Title

Everything is Flat: The Transcendence of the One in Neoplatonic Ontology

Date of Graduation

5-2013

Document Type

Dissertation

Degree Name

Doctor of Philosophy in Philosophy (PhD)

Degree Level

Graduate

Department

Philosophy

Advisor

Lynne Spellman

Committee Member

Edward Minar

Second Committee Member

Jacob Adler

Keywords

Philosophy, religion and theology; Dionysius the Areopagite; Eastern Christianity; Greek philosophy; Neoplatonism; Ontology; Plotinus

Abstract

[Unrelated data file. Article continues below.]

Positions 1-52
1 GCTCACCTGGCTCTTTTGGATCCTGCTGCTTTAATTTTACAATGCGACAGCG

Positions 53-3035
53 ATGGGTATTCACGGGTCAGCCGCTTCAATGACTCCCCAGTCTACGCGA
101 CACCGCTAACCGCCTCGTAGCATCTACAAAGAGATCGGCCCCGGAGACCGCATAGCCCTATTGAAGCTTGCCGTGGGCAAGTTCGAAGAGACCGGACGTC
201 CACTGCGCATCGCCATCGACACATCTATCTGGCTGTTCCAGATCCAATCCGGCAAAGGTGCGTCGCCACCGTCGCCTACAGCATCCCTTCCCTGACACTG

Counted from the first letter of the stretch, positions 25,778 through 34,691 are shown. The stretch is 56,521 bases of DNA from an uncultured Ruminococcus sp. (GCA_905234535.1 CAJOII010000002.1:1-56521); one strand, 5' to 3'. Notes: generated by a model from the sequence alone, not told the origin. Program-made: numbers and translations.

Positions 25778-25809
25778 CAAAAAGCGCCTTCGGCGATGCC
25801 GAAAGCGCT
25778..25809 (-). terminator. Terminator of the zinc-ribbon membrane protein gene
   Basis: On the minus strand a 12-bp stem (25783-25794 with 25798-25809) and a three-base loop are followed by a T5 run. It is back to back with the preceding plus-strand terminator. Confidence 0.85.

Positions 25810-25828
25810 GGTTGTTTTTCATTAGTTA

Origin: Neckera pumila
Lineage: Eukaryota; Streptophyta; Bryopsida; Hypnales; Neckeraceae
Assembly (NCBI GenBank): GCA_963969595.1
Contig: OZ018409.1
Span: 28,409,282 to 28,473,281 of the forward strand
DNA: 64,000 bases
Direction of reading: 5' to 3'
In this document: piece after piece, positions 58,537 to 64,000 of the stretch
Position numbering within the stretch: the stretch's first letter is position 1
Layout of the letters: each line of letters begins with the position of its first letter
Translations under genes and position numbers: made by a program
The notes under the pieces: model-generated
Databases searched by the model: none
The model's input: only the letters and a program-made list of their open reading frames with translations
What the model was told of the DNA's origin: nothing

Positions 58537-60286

My dissertation research addresses the relationship between the One and everything else in Neoplatonic metaphysics. Plato is vague in describing this distinction and thus much of late antiquity attempts to fill in the gaps, as it were. The potential difficulty, however, is that the hierarchy of existence in late antiquity is susceptible to being understood as postulating a being that is "beyond being." To avoid this difficulty, I propose an interpretation of Dionysius the Areopagite to show that being is, by definition, intelligible and thus finite and limited. Since the first principle is that which is infinite it therefore cannot be a being. I argue that the essence/energies distinction in Eastern Christianity helps to alleviate any worries of not postulating the first principle as a being.

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